The primary use of manipulating objects is to interact with characters in the world. Sessel's ghost tricks are primarily used to avert the tragic death of one or more characters. When a character dies, Sessel can go back in time four minutes, and he needs to spend those four minutes finding ways to avoid a tragedy. This means using your poltergeist powers to distract gunmen, guide characters through danger, and use small actions to make big changes.

This creates a simple but very engaging gameplay loop. You have a time limit, but it's generous and is mostly designed to skip forward once you complete certain objectives to minimize downtime. This keeps the puzzles brisk and fast-paced and prevents the game from feeling like a lot of waiting around. Even if you mess up, you can usually restart and try again, so the time pressure is more of a fun gimmick than anything that puts too much pressure on the game.

The puzzles fall in that sweet spot of being engaging without being overly complex. Many times, you'll probably figure out what to do in a few moments, but the constant barrage of new necessary actions keeps things exciting. There are a couple of times the solutions to puzzles felt a little bizarre, but like Ace Attorney, it's mostly a case of trying out limited options until something works. There are enough amusing "failures" to prevent it from feeling annoying, and it's rare to get stuck for more than a few moments.

The game is also good about adding twists to the basic concept. I don't want to spoil these sections because they represent some of the game's best moments, but there are fun moments when you get to do absurd things or play around with a different set of powers. Ghost Trick is very good about remaining engaging and using its simple concept to its full extent.

Arguably the only real downside to the game is that it's relatively brief. You can probably finish it in a single sitting if you dedicated the time. I'm not willing to call this a flaw because the game is extremely well paced. It lasts just long enough to avoid its ghostly trickery from wearing out its welcome, and the plot and characters remain silly and engaging the whole way through. If you're hoping for something as heavy as an Ace Attorney game, you might be disappointed, but Ghost Trick is the definition of short and sweet.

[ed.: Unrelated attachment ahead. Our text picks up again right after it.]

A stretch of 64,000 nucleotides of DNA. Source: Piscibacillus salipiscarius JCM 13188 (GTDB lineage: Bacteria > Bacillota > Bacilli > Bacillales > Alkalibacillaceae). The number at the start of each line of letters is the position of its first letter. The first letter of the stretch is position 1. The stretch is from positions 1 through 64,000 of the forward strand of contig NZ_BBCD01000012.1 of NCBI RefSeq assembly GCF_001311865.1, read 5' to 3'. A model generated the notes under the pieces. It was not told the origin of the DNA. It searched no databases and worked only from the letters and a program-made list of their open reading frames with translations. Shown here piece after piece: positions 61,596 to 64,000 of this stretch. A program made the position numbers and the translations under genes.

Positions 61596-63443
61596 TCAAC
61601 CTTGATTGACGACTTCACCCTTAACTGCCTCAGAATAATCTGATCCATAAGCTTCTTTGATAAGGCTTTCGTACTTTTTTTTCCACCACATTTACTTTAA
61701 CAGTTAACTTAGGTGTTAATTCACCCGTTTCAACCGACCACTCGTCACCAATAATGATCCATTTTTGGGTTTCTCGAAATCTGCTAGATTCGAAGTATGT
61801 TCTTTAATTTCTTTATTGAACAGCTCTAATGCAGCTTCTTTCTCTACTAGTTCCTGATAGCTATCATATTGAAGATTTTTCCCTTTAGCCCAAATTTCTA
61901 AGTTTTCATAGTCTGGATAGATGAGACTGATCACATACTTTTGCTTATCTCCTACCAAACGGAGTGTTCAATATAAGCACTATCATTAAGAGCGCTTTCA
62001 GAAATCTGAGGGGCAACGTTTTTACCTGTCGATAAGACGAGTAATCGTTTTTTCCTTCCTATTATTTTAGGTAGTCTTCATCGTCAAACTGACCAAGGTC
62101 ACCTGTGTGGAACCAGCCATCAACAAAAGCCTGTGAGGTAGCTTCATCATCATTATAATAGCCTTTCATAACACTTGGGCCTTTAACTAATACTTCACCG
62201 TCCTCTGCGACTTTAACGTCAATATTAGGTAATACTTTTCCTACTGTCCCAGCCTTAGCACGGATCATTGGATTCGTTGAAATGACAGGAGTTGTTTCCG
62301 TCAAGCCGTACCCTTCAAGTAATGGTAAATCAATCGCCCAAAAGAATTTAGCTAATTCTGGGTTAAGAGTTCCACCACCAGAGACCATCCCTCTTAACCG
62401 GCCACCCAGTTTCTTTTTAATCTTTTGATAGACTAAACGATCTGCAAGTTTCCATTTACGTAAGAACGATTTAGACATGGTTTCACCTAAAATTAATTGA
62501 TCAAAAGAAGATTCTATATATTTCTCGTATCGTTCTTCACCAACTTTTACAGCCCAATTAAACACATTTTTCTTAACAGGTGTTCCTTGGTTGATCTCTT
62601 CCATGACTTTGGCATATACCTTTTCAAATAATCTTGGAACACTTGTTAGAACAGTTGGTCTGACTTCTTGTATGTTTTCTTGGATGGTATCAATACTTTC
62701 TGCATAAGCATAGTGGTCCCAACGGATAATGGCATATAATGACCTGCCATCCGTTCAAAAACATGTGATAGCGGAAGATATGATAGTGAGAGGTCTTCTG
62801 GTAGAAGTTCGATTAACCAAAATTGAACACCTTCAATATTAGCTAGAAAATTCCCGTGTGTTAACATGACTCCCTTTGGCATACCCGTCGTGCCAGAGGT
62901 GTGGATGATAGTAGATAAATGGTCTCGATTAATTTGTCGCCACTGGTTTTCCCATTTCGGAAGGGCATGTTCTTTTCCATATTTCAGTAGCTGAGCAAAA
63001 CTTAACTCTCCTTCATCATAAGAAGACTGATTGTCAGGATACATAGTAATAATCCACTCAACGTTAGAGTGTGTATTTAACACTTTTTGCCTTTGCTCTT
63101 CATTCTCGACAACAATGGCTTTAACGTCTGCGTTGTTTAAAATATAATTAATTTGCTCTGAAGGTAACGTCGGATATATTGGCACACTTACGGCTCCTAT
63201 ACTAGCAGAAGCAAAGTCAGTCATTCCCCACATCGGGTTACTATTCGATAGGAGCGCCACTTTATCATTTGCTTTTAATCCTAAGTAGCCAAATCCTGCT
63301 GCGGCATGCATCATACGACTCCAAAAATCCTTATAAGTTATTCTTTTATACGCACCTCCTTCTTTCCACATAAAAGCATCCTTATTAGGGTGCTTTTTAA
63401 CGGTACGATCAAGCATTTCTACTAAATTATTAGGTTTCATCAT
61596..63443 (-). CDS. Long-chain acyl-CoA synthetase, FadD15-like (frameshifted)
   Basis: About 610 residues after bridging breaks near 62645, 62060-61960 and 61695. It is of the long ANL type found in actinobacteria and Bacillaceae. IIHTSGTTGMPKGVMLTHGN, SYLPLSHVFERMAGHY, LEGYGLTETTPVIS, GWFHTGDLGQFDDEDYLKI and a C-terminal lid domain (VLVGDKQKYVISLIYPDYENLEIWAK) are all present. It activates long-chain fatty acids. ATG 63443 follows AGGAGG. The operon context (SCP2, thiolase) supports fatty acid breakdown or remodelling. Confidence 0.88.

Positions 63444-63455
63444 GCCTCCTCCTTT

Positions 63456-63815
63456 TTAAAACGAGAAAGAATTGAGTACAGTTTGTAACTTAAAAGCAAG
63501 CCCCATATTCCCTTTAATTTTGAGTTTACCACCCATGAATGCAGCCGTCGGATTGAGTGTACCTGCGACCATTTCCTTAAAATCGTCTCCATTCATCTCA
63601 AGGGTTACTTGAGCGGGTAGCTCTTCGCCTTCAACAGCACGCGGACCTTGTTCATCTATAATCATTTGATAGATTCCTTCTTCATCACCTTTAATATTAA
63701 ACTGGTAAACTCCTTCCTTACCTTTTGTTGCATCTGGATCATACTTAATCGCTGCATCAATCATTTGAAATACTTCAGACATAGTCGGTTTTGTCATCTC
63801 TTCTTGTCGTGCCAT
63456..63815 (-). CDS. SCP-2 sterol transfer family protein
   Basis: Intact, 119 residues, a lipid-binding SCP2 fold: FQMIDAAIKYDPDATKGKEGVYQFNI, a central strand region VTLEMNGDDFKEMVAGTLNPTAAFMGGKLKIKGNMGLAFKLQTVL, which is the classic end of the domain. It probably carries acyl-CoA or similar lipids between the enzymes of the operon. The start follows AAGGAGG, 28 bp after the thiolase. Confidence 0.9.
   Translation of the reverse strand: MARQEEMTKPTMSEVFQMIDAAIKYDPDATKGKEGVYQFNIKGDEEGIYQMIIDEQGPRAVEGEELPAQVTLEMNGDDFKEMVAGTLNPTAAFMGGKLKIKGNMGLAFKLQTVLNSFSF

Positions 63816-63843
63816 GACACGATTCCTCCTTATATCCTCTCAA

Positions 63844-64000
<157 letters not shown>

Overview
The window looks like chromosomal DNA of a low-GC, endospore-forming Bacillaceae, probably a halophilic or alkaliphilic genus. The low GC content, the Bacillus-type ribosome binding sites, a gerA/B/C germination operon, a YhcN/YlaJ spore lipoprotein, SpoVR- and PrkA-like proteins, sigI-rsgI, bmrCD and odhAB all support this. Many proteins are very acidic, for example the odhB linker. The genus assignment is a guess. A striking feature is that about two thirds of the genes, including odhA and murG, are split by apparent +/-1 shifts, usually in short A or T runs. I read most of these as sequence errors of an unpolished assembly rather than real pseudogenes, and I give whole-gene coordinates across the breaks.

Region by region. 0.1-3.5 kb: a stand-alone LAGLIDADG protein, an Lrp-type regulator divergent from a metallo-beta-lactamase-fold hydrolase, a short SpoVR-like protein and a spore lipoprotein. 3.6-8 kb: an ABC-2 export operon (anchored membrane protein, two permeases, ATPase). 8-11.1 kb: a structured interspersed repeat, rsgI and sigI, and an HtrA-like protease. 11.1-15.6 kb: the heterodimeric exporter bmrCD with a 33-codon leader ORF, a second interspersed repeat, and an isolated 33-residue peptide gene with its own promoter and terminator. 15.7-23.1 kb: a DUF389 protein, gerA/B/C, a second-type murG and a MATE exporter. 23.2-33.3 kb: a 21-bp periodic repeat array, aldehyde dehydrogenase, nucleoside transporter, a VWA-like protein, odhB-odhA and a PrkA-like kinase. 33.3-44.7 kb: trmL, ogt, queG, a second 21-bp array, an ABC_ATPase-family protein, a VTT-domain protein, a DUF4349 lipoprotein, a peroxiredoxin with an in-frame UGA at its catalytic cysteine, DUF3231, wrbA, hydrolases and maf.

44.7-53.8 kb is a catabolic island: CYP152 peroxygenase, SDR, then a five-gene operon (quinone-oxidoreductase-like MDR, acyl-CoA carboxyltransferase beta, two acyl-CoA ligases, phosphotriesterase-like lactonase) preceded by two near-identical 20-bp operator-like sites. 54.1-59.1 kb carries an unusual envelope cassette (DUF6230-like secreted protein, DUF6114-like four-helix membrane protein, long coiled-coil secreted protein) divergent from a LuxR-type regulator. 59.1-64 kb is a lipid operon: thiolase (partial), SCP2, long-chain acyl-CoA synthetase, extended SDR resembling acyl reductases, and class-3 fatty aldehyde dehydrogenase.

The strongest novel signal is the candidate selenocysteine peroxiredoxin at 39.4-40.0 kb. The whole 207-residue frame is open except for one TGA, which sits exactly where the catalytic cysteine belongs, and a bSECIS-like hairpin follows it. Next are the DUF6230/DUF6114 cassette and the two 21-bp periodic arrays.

Ghost Trick's graphics remain an absolute standout. The game uses an overly exaggerated cartoonish animation style that drips with personality. Every movement is a little (or occasionally a lot) overblown, and it adds a flair to the game. The HD version retains all of that, converting the DS graphics to be more crisp and clear. If I had one complaint, it is that the animations feel just a hair faster than they did in the original title, which can feel odd, but even that might just be the difference between a crisp HD image and a blurry DS one. The soundtrack is excellent, with remixed tunes that update the original's music without losing the flavor that made it work.

It's been over a decade since Ghost Trick: Phantom Detective came out, and the game remains as charming and delightful as the day it was released. The HD remake does a fantastic job of updating the title for modern displays without losing the style that made it so engrossing in the first place. When the biggest flaw is that I wish there was more of it, that says a lot about its quality. It's weird, it's silly, and it has the best darn Pomeranian in video games. If you like the Ace Attorney games or colorful puzzle titles, you owe it to yourself to give Ghost Trick a try. Now if we could just get a sequel ....

Score: 9.0/10